Under section 502(a) of the Act [21 U.S.C. § 352(a)], a drug is misbranded if its labeling is false or misleading in any particular. “TinnitusDX” lists “Vitamin A (Palmitate), Vitamin B1 (Thiamine Mononitrate), Niacin (Vitamin B3 & Inositol Hexaniacinate), Folic Acid, Vitamin B12 (methylcobalamin), PABA, Selenium Aspartate, Gingko Biloba, Ipriflavone, Vinpocetine, L-Arginine HCL, Lipoic Acid, Inositol Hexanlacinate, Black Cohosh, Chromium Polynicotinate, Magnesium Oxide, Magnesium Stearate, Magnesium Citrate, Zinc Gluconate, ZincOxide, Manganese Aminomin, N-Acetyl L-Cysteine, Copper Gluconate, CoQ1O, Ginger, Grape Seed Extract 4:1, Odorless Garlic, Bioperine (Black Pepper Extract)” as “other ingredients.” In addition, “Fibro Relief’ lists “Fibro Relief herbal blend, 540mg/cap (Condurango bark, Couch Grass root, European Elder fruit, Fragrant Waterlilly root, Lobelia herb, Sheep Sorrel herb)” as “other ingredients.” However, under 21 C.F.R. § 210.3(b ), drug components are either active ingredients or inactive ingredients; the term “other ingredients” is neither applicable nor allowable with respect to components of a drug product. The use of the term “other ingredients” is false or misleading because it does not identify the ingredient as either an active or inactive ingredient. Therefore, “TinnitusDX” and “Fibro Relief’ are misbranded under section 502(a) of the Act [21 U.S.C. § 352(a)] because their labeling is false or misleading. The marketing of these misbranded products violates section 301(a) of the Act [21 U.S.C. § 331(a)].

CGMP Deviations

Your firm was issued a Form 483 on March 25, 2011. Your firm failed to respond to the Form 483 observations. During the inspection, FDA identified significant violations of the Current Good Manufacturing Practice (CGMP) regulations for Finished Pharmaceuticals, Title 21, Code of Federal Regulations (C.F.R.), Parts 210 and 211.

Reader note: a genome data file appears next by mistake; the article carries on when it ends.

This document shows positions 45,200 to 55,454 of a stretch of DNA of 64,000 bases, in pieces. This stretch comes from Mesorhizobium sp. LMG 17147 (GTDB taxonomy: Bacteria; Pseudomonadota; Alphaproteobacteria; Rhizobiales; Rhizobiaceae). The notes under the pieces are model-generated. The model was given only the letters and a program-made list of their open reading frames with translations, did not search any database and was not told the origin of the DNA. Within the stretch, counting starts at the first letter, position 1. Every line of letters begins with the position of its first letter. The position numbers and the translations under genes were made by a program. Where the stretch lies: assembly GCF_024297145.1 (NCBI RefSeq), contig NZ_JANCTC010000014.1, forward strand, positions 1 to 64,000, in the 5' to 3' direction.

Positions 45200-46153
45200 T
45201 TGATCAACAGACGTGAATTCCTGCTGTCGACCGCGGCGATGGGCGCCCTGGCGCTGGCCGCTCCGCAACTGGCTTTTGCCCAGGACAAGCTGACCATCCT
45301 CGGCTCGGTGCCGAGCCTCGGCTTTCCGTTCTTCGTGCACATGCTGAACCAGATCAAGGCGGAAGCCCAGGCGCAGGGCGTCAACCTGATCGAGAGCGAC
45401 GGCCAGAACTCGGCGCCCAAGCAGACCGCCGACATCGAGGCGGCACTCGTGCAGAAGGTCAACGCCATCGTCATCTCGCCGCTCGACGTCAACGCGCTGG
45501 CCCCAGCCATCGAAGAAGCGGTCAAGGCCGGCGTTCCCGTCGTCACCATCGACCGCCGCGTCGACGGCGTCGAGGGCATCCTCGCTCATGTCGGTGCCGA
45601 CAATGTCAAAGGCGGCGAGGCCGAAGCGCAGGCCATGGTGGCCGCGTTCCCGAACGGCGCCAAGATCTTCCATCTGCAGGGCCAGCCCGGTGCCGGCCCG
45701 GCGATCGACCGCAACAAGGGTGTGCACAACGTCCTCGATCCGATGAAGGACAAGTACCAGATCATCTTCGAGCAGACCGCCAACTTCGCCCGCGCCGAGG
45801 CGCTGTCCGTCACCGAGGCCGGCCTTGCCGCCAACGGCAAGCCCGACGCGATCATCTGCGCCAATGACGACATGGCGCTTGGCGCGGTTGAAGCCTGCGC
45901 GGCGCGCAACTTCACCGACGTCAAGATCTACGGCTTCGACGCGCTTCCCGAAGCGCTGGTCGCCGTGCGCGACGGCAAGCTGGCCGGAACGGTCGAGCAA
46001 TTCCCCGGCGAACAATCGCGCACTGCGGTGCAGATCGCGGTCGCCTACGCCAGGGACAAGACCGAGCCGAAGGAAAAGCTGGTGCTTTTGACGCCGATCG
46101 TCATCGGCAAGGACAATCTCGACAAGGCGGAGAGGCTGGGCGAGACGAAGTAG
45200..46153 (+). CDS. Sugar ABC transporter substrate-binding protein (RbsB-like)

1. Your firm has failed to extend an investigation to other batches of the same drug product or other drug products that may have been associated with the specific failure or discrepancy [21 C.F.R. § 211.192].

For example, your firm failed to extend your existing investigations (i.e., QC Observations Reports RON-2, RON-3, RON-4, QCOR-RON-07, and QCOR-RMH-05) to other batches of drug products when your firm identified possible metal shaving contamination generated during the Capsule Filler production. Your investigations failed to include a scientific rationale to justify the release of drug products that may have been contaminated with metal shavings.

2. Your firm’s quality control unit failed to conduct complaint investigations or include a written record of the reasons that an investigation was found not to be necessary [21 C.F.R. § 211.198(b)(3)].

For example, your firm failed to conduct an investigation into 19 complaints associated with broken, leaking, or damaged bottles for various drug products. In addition, your firm failed to include any documentation stating why an investigation was deemed not necessary.

3. Your firm failed to conduct at least a visual identification of containers and closures for conformity with all appropriate written specifications [21 C.F.R. § 211.84(d)(3].